Full Frequency Reuse

Full Frequency Reuse means that no frequency
partitioning is performed between eNBs of the
same network. eNBs in this configuration
transmit with uniform power over the entire
system bandwidth. This is the conventional way
of operating an LTE network. The main pitfall to
this configuration is that cell-edge users
experience heavy interference from neighbouring
cells in the downlink and create heavy
interference in the uplink, greatly degrading their
communication performance.

Hard Frequency Reuse

This ICIC method is typically seen in GSM
networks, when it comes to distribution of
frequencies among the cells. When applied to
LTE it means that the sub-carriers are divided
into 3, 4 or 7 disjoint sets. These sets of sub-
carriers are assigned to the individual eNBs in
such a way that neighbouring cells don't use the
same set of frequencies. This reduces the
interference at the cell edge of any pair of cells

Nomor Research GmbH / info@nomor.de / www.nomor.de / T +49 89 9789 8000 4/9
significantly and can be considered the opposite
extreme to Full Frequency Reuse in matters of
frequency partitioning techniques. While user
interference at cell edge is maximally reduced,
the spectrum efficiency drops by a factor equal
to the reuse factor.

Fractional Frequency Reuse

This is a hybrid frequency partitioning combining
the concepts of the two previous schemes. It
consists of dividing the spectrum into two parts
which will have different frequency reuse. One
section of the system spectrum is used in all
cells, while the other part of the spectrum is
divided among different eNBs as in hard
frequency reuse. The idea is that the eNB would
assign the fully-reused frequency chunks to
center-cell UEs and the other chunks to the cell-
edge UEs. This scheme is particularly useful for
ICIC in the uplink, where severe interference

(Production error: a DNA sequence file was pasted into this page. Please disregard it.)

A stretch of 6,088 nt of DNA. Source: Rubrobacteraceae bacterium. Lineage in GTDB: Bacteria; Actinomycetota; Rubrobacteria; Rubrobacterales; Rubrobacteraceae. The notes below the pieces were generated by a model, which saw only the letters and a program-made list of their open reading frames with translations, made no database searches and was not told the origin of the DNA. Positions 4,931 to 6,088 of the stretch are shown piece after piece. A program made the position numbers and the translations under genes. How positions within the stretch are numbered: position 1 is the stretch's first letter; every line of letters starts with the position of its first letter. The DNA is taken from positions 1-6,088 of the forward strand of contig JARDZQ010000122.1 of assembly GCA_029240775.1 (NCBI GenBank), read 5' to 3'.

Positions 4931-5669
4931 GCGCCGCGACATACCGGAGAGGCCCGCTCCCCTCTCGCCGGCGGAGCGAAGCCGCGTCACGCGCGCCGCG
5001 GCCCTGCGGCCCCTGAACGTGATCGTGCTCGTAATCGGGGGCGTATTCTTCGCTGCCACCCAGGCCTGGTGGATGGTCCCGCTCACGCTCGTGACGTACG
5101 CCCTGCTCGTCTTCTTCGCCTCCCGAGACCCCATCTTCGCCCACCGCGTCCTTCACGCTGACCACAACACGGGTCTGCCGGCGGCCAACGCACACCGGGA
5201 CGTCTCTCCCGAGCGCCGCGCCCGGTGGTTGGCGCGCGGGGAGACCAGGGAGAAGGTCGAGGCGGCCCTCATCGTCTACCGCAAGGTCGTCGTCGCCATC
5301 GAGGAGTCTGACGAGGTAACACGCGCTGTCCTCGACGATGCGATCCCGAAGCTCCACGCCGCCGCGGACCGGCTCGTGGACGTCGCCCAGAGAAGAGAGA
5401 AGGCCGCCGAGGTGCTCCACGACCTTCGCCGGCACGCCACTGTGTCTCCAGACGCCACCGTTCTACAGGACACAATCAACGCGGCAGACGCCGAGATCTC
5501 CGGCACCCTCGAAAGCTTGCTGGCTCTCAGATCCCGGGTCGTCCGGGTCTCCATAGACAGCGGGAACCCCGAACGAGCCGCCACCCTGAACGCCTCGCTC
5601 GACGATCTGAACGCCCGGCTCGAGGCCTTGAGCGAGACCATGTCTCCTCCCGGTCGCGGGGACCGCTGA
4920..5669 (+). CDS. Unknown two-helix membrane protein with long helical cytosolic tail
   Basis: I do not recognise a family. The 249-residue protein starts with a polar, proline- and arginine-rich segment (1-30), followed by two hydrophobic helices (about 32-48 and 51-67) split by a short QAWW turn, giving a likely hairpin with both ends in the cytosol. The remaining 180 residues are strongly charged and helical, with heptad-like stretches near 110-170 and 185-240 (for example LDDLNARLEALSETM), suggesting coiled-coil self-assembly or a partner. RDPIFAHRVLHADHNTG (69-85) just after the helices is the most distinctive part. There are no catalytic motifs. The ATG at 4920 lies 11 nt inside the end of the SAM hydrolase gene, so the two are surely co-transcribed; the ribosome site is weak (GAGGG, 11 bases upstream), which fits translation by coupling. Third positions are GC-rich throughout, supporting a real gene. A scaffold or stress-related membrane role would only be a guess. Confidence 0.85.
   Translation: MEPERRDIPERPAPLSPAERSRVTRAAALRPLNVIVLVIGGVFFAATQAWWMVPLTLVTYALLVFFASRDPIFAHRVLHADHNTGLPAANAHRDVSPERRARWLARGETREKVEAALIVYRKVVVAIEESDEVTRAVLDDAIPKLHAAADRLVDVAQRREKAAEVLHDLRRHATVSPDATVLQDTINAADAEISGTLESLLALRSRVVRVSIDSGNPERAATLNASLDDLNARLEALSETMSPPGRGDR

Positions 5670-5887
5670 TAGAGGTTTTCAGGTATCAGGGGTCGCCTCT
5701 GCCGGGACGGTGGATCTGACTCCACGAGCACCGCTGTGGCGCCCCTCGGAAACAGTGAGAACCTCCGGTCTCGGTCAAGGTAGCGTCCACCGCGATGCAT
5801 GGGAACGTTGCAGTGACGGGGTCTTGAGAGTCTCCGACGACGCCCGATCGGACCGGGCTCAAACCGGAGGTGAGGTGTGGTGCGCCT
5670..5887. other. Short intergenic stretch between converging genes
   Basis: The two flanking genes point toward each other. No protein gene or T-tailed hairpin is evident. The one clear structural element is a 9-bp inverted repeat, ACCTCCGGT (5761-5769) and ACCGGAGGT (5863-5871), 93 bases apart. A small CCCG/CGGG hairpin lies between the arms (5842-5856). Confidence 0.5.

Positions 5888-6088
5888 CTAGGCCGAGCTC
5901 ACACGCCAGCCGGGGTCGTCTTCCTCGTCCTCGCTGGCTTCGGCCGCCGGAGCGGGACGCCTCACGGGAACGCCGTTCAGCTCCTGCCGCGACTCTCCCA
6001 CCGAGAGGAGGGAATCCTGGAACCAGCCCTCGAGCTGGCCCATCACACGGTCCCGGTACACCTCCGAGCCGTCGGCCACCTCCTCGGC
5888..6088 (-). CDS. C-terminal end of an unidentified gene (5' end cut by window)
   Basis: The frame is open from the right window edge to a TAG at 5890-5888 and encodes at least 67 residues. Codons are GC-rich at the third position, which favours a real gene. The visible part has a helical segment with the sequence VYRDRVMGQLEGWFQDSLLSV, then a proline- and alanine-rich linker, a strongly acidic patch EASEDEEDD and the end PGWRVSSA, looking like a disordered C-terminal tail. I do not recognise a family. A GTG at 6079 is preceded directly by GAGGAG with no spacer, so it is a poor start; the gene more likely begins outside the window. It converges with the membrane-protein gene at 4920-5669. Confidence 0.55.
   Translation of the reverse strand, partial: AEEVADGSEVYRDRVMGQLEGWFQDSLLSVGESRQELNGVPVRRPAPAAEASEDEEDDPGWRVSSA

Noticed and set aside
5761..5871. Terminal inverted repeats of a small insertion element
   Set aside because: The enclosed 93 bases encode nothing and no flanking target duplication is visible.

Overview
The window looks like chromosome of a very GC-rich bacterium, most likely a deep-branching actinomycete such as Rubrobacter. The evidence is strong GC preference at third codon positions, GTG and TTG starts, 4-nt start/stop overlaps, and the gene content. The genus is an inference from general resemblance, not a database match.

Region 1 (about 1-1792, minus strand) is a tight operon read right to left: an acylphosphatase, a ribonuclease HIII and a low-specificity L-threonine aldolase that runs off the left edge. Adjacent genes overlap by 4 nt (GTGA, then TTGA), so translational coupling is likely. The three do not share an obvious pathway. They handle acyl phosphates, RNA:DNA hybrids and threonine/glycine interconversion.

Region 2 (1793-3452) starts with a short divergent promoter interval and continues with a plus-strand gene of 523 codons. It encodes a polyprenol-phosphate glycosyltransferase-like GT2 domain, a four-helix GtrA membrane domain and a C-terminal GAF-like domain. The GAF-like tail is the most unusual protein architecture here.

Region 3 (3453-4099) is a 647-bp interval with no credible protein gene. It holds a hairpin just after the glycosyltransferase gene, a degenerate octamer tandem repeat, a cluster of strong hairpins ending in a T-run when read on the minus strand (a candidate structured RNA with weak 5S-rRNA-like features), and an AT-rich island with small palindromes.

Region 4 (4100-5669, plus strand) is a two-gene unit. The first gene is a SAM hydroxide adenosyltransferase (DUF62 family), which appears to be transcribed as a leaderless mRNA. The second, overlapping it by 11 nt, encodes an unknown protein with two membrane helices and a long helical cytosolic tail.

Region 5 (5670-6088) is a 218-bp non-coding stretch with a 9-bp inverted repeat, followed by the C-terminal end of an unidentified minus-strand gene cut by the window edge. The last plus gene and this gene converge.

situations can occur where the user is located
close to a strong interferer in the neighbor cell.

Soft Frequency Reuse

In this frequency partitioning method an eNB
transmits in the whole system bandwidth, but
using a non-uniform power spectrum.

Figure 2 (bottom) illustrates power spectrum
assignments in the different cells of a system
with Soft Frequency Reuse and reuse 3. It can
be noticed that in the spectrum there is a region
of high-power transmissions and some regions of
low-power transmissions. Using a similar
strategy as the previous method, resources in
the high-power region are preferably assigned to
UEs located at the cell edge, while cell-center
UEs are typically assigned resources in the low-
power regions.
1


This coordination scheme leads to improved


1 Note, however that UEs can only be
assigned to either of the regions and
reassignments require RRC signaling.
SINR levels for cell-edge UEs in the high-
transmit power regions, and the other regions
still have suitable SINR levels for cell-center UEs,
as it is depicted in Figure 3. It can nicely be seen
that the high power region serves a larger
coverage area. This scheme is particularly useful
for ICIC in the downlink.



Note that in the case of HetNets it may also be
useful to block some of the resources available in
frequency direction entirely at the pico or femto
eNBs but let the macro eNB use the entire
spectrum. It grants resources to the macro cells
that are not interfered by the smaller eNBs, but
comes at the price of reduced throughput for the
small eNBs. It does not necessarily result in a
reduced user throughput since the number of
UEs connected to the small eNBs is usually
limited.

X2 Signalling to support ICIC
The already discussed partitioning schemes can
in principle be easily implemented in the radio
resource management (RRM) of the eNB. They
can be configured statically and run without
interaction between different eNBs. However,
better performance can be achieved if the above
schemes are configured dynamically, based on
Figure 3: SINR strength distribution over the cell
with soft frequency partitioning.

Nomor Research GmbH / info@nomor.de / www.nomor.de / T +49 89 9789 8000 5/9
active information exchange between eNBs in
order to better adapt to the current state of the
network. X2 signalling provides the mechanisms